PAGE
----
Originally Published: June 15, 2003 10:10 a.m.
PRESCOTT – Rowle Simmons is running unopposed for a second term as Prescott mayor, but three incumbent council members are facing competition from an equal number of candidates who have filed nominating petitions for seats on the Prescott City Council.
This 2003 election is the first in years in which all of the incumbents have opted to run for another term, said City Clerk Marie Watson, who has worked in that office for almost 30 years.
Simmons said a second two-year term would allow him to finish up some projects that are still in the works in the city, such as the downtown parking garage.
In addition, he said, "there are a lot of new challenges with the economic climate we have out there. And we are still working toward regional cooperation."
Simmons sees his first year in office – which included the Indian Fire, a shooting involving two police officers, the bark beetle infestation, and a number of delays on the downtown parking garage – as good training for another term.
Incumbent Steve Blair, who was born and raised in Prescott, believes that he has obtained good insight into the city's "past, present and hopefully what Prescott wants to be."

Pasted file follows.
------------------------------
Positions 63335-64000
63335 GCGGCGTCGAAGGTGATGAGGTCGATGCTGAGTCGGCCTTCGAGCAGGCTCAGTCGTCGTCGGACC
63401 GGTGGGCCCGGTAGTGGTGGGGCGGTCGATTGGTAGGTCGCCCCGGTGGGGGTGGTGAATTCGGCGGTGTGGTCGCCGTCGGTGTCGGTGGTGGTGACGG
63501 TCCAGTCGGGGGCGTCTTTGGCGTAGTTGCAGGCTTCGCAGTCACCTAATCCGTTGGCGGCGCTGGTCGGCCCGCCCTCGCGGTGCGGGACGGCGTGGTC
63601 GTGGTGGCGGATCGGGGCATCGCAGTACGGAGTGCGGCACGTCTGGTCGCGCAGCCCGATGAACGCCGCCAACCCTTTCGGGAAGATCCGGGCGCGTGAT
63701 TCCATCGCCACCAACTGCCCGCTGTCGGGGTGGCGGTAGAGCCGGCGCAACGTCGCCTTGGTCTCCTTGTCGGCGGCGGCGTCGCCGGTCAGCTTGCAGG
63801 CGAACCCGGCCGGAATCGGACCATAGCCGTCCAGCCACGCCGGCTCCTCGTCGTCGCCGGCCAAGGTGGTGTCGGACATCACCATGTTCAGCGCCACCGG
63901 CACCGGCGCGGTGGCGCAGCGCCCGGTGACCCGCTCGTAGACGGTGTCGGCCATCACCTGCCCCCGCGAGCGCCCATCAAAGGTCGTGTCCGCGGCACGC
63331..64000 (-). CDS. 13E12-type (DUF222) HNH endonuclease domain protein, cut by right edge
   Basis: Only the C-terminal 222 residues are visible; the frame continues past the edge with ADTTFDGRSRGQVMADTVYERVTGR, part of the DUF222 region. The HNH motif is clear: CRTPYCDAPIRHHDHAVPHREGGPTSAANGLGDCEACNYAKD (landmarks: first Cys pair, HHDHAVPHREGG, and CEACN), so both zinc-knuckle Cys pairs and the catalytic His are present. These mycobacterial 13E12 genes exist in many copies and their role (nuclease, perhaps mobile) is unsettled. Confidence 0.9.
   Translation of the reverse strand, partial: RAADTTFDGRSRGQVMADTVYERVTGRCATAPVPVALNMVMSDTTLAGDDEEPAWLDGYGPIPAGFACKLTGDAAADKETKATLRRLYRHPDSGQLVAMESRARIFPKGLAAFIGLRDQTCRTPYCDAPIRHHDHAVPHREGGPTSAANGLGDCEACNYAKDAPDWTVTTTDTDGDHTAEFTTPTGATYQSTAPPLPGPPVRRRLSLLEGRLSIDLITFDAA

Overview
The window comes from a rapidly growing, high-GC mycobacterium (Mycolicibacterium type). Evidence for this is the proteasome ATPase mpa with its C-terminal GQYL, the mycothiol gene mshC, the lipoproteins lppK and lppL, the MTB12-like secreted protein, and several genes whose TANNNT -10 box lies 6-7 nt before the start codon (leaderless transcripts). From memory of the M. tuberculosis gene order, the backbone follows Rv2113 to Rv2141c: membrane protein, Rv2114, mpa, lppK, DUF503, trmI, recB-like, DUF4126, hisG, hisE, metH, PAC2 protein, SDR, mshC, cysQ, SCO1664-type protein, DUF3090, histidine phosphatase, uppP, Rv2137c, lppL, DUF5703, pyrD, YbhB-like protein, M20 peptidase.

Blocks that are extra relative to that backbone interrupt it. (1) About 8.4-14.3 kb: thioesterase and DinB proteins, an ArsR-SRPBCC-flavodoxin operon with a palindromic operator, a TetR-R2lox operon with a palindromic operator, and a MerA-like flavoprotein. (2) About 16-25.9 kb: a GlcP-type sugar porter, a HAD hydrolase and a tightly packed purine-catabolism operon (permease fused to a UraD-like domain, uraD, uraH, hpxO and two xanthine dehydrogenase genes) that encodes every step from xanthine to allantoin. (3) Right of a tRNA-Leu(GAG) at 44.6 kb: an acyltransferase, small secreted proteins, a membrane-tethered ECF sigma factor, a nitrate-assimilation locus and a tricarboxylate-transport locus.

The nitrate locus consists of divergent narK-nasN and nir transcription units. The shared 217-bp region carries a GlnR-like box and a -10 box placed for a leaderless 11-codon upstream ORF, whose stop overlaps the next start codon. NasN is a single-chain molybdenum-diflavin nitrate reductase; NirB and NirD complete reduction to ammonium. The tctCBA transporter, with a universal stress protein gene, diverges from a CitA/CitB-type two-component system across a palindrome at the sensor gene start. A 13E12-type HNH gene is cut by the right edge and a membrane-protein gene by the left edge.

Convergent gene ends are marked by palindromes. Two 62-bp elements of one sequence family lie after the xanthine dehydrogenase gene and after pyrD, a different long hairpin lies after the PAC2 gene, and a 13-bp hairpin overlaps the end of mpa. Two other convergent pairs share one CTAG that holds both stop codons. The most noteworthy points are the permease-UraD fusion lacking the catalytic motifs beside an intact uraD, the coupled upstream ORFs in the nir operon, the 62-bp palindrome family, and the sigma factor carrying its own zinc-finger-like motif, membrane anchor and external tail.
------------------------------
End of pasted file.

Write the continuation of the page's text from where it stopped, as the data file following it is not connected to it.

Before being elected to the council, he served on the Prescott Planning and Zoning Commission and on the Parks and Recreation Advisory Board.
"We've been successful in getting constituents to agree that we need to pave unpaved alleys and streets," he said. Blair also worked to get a pay assessment plan accomplished for city employees, to complete the Lincoln Street Bridge, and is working with tribal leaders to preserve petroglyphs in a 10-acre park at Prescott Lakes.
"I think I've done a very good job for four years," he said, "but we'll leave that up to the voters."
Incumbent Lee Nidess also believes that the current council members "accomplished quite a bit in the past four years." He would like to continue work on some of the projects he has been involved with since their inception.
Nidess said he believes in preserving open space and revitalizing the downtown area.
Incumbent Robert Behnke agrees with Nidess about revitalizing the downtown area of Prescott.
"It has to be saved," he said.
He also believes that council members have to be capable of understanding large, complex problems, and he is proud that he was instrumental in bringing the world's largest solar plant to Prescott and that he contributed to the city's general plan.
Mary Ann Suttles, who served on the Prescott City Council from 1991 through 1995, is one of the three non-incumbents who are seeking seats on the council.
A 28-year Prescott resident, Suttles said she is active on numerous community boards, including the Prescott Frontier Rodeo board, Habitat for Humanity, Prescott Fine Arts, and the Yavapai County Fair board. She also serves as president of the Republican Women's Club.
She decided to run again "because I realized what was being spent and done and I'm not happy with it."